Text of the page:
Su Lum: 5th anniversary | AspenTimes.com
YOUR AD HERE »

Su Lum: 5th anniversary

Its hard to believe that its been exactly five years since I was felled by a condition called ARDS (Adult Respiratory Distress Syndrome) and flown in a Flight For Life helicopter to St. Marys Hospital in Grand Junction.When I look back on that experience, it seems totally surreal. The only times I had ever been in a hospital were when I had my tonsils out when I was 5 (traumatic) and twice with easy deliveries of my two daughters. All of a sudden (BAM) I was in serious trouble, totally helpless physically and discombobulated mentally on drugs, incarcerated in a place where I didnt understand the language, didnt know the rules in a play without a script for which there had been no rehearsals.On a ventilator, I lost the first 10 days in a drug-induced coma, woke up expecting to watch the Super Bowl game only to learn that it was the middle of February. My daughters Skye and Hillery had moved into a Grand Junction hotel, their lives upheaved.For the hospital personnel its all par for the course, but for the patient and the patients family its as if a bomb had been dropped.There was a lot of crying. In the hospital youre naked in more ways than one.In the ICU after the ventilator was removed, one of the oxygen guys gave me a device that I was to suck on every half hour to elevate a plastic ball. Not wanting to fail the test, I was diligently sucking away when a nurse came in and said to stop that, I should only suck on the device every 3 or 4 hours. Whos in charge? I asked. I am, she said.A few hours later my doctor, Dr. Patz, came in while I was sucking on the device, took it away from me and threw it in the trash. Whos in charge? I am. So, there were ropes to be learned.I got so much tender loving care that I was afraid to go home on my own without the ever-present fingers on my wrist, the blood pressure cuff, the protective rails on the side of the bed, even the weight-takers, young girls who would come around at 4 a.m. with a scale rolled up against the bed and when I protested, LEAVE me ALONE would whisper, Please, I cant go home unless I get your weight.By March 17 when I was released, I was so entrenched in this new life that I had a pang of regret that Id be missing the St. Patricks Day corned beef dinner.At home I had to start building long-lost muscles and get used to dragging oxygen in a horrible little cart that snagged on everything, while out of my mind on steroids, which made me feel like a humming bird on acid with the attention span of a flea and probably contributed to the heart attack, diabetes and screwed up eyesight. In short, I was a real mess for a couple of years.Then I got off the steroids, lost the Humpty Dumpty pounds, started going to cardiac rehab exercise classes thrice a week at the hospital, which has developed into kind of a Ya-Ya Aspen Idea Sisterhood, nurturing the mind and soul as well as the body, and Helios was invented: a lightweight oxygen delivery system that I can carry in a backpack and lasts for 10 hours. It puffs like Darth Vadar but it changed my life.It was a long way back and Im not there yet. I get muddled, have to write things down, rest a lot and cant concentrate, but each year is better than the last and hey, 75 percent is better than none.[Su Lum is a longtime local who is stable. Her column appears every Wednesday in The Aspen Times]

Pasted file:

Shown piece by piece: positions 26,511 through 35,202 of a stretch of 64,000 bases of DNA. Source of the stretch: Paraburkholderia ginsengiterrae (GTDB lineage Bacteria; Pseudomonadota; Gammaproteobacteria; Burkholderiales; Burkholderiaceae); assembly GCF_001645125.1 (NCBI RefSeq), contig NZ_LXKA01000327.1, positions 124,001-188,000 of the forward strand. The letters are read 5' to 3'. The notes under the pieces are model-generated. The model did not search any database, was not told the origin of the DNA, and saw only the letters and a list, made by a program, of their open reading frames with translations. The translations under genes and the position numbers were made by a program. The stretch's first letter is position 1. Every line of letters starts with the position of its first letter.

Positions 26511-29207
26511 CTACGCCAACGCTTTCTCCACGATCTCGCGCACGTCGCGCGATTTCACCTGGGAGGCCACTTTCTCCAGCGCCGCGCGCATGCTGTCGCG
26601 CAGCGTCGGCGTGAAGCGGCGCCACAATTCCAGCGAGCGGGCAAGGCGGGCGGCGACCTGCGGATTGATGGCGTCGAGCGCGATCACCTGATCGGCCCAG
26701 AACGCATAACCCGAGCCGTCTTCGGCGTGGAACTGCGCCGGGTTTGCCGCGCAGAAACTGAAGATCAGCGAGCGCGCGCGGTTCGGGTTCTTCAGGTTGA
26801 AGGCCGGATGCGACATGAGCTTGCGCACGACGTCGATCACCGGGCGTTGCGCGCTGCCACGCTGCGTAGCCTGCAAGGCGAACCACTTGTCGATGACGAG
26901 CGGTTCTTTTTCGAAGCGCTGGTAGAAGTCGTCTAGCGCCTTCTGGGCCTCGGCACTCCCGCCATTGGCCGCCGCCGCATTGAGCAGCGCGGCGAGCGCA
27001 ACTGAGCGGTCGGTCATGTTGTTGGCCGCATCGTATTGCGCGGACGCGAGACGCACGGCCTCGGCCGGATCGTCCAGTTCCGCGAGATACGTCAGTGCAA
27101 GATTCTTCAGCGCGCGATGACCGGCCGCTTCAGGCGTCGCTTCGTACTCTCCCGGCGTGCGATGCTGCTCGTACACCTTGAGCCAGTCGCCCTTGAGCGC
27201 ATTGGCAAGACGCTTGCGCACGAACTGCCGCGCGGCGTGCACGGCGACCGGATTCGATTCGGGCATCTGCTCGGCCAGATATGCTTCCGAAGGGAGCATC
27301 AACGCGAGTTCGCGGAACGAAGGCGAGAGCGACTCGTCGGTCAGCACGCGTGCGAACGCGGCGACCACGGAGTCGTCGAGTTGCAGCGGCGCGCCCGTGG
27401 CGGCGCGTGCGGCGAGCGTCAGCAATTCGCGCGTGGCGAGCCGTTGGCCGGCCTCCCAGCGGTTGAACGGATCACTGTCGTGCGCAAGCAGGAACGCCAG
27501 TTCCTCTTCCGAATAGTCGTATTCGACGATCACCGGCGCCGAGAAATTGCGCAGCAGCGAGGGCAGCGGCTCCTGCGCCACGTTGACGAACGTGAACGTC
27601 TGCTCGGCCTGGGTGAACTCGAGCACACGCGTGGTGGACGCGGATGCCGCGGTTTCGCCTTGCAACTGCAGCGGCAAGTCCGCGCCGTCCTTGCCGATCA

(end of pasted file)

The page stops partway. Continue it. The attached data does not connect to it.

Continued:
Support Local Journalism

Support Local Journalism

Readers around Aspen and Snowmass Village make the Aspen Times’ work possible. Your financial contribution supports our efforts to deliver quality, locally relevant journalism.

Now more than ever, your support is critical to help us keep our community informed about the evolving coronavirus pandemic and the impact it is having locally. Every contribution, however large or small, will make a difference.

Each donation will be used exclusively for the development and creation of increased news coverage.

For tax deductible donations, click here.
 

Start a dialogue, stay on topic and be civil.
If you don't follow the rules, your comment may be deleted.

User Legend: iconModerator iconTrusted User


Columns


See more